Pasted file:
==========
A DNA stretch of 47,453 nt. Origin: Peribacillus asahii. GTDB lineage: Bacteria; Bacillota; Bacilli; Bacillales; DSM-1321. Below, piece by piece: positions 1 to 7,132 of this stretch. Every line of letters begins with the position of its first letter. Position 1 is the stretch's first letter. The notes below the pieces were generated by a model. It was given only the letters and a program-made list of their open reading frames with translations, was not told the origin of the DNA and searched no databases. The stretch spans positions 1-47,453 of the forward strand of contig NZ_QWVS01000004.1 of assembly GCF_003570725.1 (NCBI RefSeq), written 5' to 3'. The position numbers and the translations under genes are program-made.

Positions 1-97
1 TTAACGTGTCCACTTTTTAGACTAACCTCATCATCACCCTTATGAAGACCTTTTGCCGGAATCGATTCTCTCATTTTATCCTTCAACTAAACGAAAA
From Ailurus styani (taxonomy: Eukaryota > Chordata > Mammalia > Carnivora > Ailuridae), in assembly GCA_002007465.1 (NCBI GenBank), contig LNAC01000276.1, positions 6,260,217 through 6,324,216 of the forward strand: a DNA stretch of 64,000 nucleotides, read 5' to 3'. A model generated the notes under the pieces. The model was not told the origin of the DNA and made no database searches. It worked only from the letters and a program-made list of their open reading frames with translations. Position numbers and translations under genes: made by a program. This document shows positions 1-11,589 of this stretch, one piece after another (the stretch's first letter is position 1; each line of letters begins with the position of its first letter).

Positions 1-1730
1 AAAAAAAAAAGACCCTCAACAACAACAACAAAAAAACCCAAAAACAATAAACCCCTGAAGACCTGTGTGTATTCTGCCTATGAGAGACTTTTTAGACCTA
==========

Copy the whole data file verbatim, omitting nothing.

A DNA stretch of 47,453 nt. Origin: Peribacillus asahii. GTDB lineage: Bacteria; Bacillota; Bacilli; Bacillales; DSM-1321. Below, piece by piece: positions 1 to 7,132 of this stretch. Every line of letters begins with the position of its first letter. Position 1 is the stretch's first letter. The notes below the pieces were generated by a model. It was given only the letters and a program-made list of their open reading frames with translations, was not told the origin of the DNA and searched no databases. The stretch spans positions 1-47,453 of the forward strand of contig NZ_QWVS01000004.1 of assembly GCF_003570725.1 (NCBI RefSeq), written 5' to 3'. The position numbers and the translations under genes are program-made.

Positions 1-97
1 TTAACGTGTCCACTTTTTAGACTAACCTCATCATCACCCTTATGAAGACCTTTTGCCGGAATCGATTCTCTCATTTTATCCTTCAACTAAACGAAAA
From Ailurus styani (taxonomy: Eukaryota > Chordata > Mammalia > Carnivora > Ailuridae), in assembly GCA_002007465.1 (NCBI GenBank), contig LNAC01000276.1, positions 6,260,217 through 6,324,216 of the forward strand: a DNA stretch of 64,000 nucleotides, read 5' to 3'. A model generated the notes under the pieces. The model was not told the origin of the DNA and made no database searches. It worked only from the letters and a program-made list of their open reading frames with translations. Position numbers and translations under genes: made by a program. This document shows positions 1-11,589 of this stretch, one piece after another (the stretch's first letter is position 1; each line of letters begins with the position of its first letter).

Positions 1-1730
1 AAAAAAAAAAGACCCTCAACAACAACAACAAAAAAACCCAAAAACAATAAACCCCTGAAGACCTGTGTGTATTCTGCCTATGAGAGACTTTTTAGACCTA